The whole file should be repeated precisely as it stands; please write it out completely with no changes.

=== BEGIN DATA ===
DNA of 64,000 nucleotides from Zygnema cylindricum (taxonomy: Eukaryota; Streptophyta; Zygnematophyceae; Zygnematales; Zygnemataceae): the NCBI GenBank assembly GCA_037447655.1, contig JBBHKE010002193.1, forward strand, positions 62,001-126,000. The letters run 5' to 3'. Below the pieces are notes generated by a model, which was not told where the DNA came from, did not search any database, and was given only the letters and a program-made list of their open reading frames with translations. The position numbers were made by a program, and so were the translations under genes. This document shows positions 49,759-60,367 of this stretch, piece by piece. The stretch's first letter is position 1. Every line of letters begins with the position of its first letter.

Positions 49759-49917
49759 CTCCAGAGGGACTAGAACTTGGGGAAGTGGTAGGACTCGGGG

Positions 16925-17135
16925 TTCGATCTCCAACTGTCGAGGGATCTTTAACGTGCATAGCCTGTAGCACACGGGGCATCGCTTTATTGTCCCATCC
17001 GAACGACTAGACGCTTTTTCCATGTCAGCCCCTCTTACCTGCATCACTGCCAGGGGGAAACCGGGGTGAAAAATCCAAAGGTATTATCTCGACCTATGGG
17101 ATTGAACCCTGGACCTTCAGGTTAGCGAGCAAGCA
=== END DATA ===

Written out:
DNA of 64,000 nucleotides from Zygnema cylindricum (taxonomy: Eukaryota; Streptophyta; Zygnematophyceae; Zygnematales; Zygnemataceae): the NCBI GenBank assembly GCA_037447655.1, contig JBBHKE010002193.1, forward strand, positions 62,001-126,000. The letters run 5' to 3'. Below the pieces are notes generated by a model, which was not told where the DNA came from, did not search any database, and was given only the letters and a program-made list of their open reading frames with translations. The position numbers were made by a program, and so were the translations under genes. This document shows positions 49,759-60,367 of this stretch, piece by piece. The stretch's first letter is position 1. Every line of letters begins with the position of its first letter.

Positions 49759-49917
49759 CTCCAGAGGGACTAGAACTTGGGGAAGTGGTAGGACTCGGGG

Positions 16925-17135
16925 TTCGATCTCCAACTGTCGAGGGATCTTTAACGTGCATAGCCTGTAGCACACGGGGCATCGCTTTATTGTCCCATCC
17001 GAACGACTAGACGCTTTTTCCATGTCAGCCCCTCTTACCTGCATCACTGCCAGGGGGAAACCGGGGTGAAAAATCCAAAGGTATTATCTCGACCTATGGG
17101 ATTGAACCCTGGACCTTCAGGTTAGCGAGCAAGCA